COVID-19 reduces bank lending in East Africa

Central banks in East Africa have been reducing interest rates to encourage businesses to borrow.

Kenyan shillings

However, this strategy does not seem to be working.

Most companies are not taking loans from the banks due to the economic effects of COVID-19 across the region and the world as a whole.

The slowdown in economic activity is mainly caused by the restrictions and measures put in place to curb the spread of the COVID-19 pandemic.

Measures such as closing borders, banning buses and cars, as well as overnight curfews, have limited the spending of consumers thereby hitting businesses hard.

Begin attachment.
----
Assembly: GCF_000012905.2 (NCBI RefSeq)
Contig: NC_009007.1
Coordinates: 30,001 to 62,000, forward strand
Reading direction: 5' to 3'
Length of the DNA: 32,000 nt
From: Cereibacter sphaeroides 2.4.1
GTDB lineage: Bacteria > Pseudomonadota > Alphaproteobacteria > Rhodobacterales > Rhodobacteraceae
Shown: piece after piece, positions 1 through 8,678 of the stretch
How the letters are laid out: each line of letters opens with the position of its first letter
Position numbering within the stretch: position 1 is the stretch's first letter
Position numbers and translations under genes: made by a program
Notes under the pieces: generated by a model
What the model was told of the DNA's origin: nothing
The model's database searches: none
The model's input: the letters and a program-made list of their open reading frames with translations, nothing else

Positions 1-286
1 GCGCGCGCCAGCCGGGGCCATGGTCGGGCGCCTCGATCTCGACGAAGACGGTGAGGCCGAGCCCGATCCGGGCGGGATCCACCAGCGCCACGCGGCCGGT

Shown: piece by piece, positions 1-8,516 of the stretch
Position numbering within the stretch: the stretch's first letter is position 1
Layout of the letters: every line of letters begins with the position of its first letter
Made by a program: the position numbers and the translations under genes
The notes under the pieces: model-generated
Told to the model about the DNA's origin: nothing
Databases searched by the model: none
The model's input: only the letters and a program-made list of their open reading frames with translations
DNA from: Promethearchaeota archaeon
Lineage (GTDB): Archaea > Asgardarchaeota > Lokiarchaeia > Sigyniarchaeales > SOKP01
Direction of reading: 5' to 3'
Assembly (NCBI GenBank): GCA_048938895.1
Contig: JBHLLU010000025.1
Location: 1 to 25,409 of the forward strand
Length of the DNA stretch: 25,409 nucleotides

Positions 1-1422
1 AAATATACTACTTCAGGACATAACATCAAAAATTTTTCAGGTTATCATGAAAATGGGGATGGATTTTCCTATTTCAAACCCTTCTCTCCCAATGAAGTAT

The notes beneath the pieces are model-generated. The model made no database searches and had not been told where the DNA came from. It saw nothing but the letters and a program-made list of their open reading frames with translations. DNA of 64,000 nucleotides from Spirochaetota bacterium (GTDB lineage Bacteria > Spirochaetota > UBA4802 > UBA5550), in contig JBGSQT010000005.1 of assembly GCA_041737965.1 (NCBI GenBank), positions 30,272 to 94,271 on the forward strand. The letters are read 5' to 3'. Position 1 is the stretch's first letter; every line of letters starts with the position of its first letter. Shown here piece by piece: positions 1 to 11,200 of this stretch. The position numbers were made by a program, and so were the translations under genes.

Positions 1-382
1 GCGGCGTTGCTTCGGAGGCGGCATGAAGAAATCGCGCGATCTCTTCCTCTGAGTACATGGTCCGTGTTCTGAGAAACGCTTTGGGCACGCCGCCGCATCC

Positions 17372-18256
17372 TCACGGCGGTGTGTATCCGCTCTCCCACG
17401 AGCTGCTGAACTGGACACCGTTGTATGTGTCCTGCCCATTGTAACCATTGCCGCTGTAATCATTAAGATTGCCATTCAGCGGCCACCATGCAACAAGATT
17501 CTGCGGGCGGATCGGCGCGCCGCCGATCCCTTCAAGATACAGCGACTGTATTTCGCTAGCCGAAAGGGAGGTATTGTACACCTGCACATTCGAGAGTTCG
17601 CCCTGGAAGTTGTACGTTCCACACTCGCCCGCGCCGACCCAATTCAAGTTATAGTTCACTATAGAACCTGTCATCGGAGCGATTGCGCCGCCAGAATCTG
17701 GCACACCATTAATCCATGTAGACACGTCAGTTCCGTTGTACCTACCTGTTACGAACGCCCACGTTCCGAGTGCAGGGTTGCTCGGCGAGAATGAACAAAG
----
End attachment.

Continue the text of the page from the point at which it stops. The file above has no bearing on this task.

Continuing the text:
Reports show that the demand for credit from the banking sector in East Africa by the private sector has reduced since the onset of the pandemic.

The Central banks have reduced interest rates, to make borrowing cheaper and to encourage people to take loans for investments that would boost the economy.

Kenya and Uganda have reduced their benchmark rates to 7% while Rwanda's central bank has pushed its key lending rate down to 4.5%.

However, the value of loans issued by banks in Uganda, between March and April declined than more than two thirds to $132,000.

Banks in East Africa are literally having the cash but their usual profitable business of issuing loans has stalled


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